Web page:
The Half-Life era (98)

Red Storm Entertainment
Tom Clancy's Rainbow Six (1998)
For its time, Tom Clancy's Rainbow Six proved to be the game to own if you had any interest in tactical special-op battles where clever plotting would typically separate winners from losers.

While it could be said that the single player campaign had its faults due to a short play-through time and frustrating situations, it was extremely satisfying for those that held a desire in methodically resolving puzzle-like levels and hostage situations. The multiplayer portion carried its own weight and then some by pitting two teams of 8 against one another in a game of metaphorical cat and mouse.


The Tom Clancy's games today: The Tom Clancy titles (and man are there a lot of them) have seen a huge wave of success in past years and there is no sign of them slowing down. Titles typically follow the tried and true formula of strategic/stealth action mostly based around fictional world conflicts influenced by modern times and technology.

Monolith Productions
Shogo: Mobile Armor Division (1998)
As the first person shooter industry exploded, inevitably, knock-offs and imitations of the genre's best titles cluttered the market and the rarity of freshly explored concepts grew at a greater rate than the genre itself. A title that shattered this phenomenon is Shogo: Mobile Armor Division.

A more anime-esque style on both the graphic and audio fronts along with being one of the first FPS's to implement cut-scenes in-game was certainly the initial step in originality. To match that, not only did the game have a healthy blend of original weapons and standard on-foot FPS gameplay, it allowed players to wage war in several 100' tall Mobile Combat Armor units.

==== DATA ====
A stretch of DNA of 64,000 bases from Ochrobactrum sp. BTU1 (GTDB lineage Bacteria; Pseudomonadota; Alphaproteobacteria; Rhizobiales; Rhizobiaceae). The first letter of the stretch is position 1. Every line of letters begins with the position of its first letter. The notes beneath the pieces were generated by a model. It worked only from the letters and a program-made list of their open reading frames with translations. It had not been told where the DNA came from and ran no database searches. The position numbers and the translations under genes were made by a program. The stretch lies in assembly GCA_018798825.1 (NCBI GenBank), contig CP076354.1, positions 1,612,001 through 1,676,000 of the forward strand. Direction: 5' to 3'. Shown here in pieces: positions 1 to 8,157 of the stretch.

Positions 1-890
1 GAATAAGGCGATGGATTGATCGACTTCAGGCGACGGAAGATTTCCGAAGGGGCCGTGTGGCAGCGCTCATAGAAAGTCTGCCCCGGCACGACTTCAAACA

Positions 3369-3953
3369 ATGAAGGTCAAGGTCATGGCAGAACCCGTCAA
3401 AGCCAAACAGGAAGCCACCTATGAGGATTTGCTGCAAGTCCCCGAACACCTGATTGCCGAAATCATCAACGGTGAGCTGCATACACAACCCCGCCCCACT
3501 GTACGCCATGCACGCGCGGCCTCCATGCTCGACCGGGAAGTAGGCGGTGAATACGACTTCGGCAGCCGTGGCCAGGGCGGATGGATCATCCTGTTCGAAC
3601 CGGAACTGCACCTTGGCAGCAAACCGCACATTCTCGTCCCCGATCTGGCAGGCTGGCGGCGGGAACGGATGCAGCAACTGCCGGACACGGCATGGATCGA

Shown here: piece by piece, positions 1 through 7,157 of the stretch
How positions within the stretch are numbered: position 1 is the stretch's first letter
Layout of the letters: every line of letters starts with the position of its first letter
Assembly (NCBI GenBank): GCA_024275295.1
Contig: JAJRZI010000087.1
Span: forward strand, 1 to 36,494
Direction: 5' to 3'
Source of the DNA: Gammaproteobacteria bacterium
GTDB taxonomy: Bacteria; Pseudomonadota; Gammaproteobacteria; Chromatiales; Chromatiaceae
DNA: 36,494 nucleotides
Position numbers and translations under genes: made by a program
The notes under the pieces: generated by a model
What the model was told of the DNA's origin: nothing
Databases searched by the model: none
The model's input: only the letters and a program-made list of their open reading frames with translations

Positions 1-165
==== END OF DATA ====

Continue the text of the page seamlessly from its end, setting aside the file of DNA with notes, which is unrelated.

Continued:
Shogo today: A planned sequel for Shogo was eventually cancelled and since then Monolith has moved on to work on other successful franchises like No One Lives Forever and F.E.A.R.

Valve Corporation
Half-Life & Counter Strike (1998)
Frequently praised for systematically refurbishing previously stale FPS styles to feel fresh and uncharted, Half-Life generated a massive fan-base that is currently unrivaled by any other FPS series. The game somehow managed to strip out the entire concept of “levels” to allow a more constant experience, while also introducing a more believable weapon/health discovery system.

While the original Half-Life had plenty of potential as a standalone game, the way Valve embraced modders paid off more than they could have ever imagined. Roughly seven months after the game’s release came a downloadable modification that would change everything. Counter-Strike effectively pit terrorists against counter-terrorists and introduced a slew of new realistically modeled weapons, tactile-minded maps and scenery with an appealing set of game modes which continuously drew in gamers, making this the most played online FPS to date.


Half-Life today: Perhaps one of the most active franchises to this day, the series has received several sequels (including the episodes) and expansion packs, most of which have been received gracefully by gamers. Half-Life is the most glorified first person shooter along with the original Doom.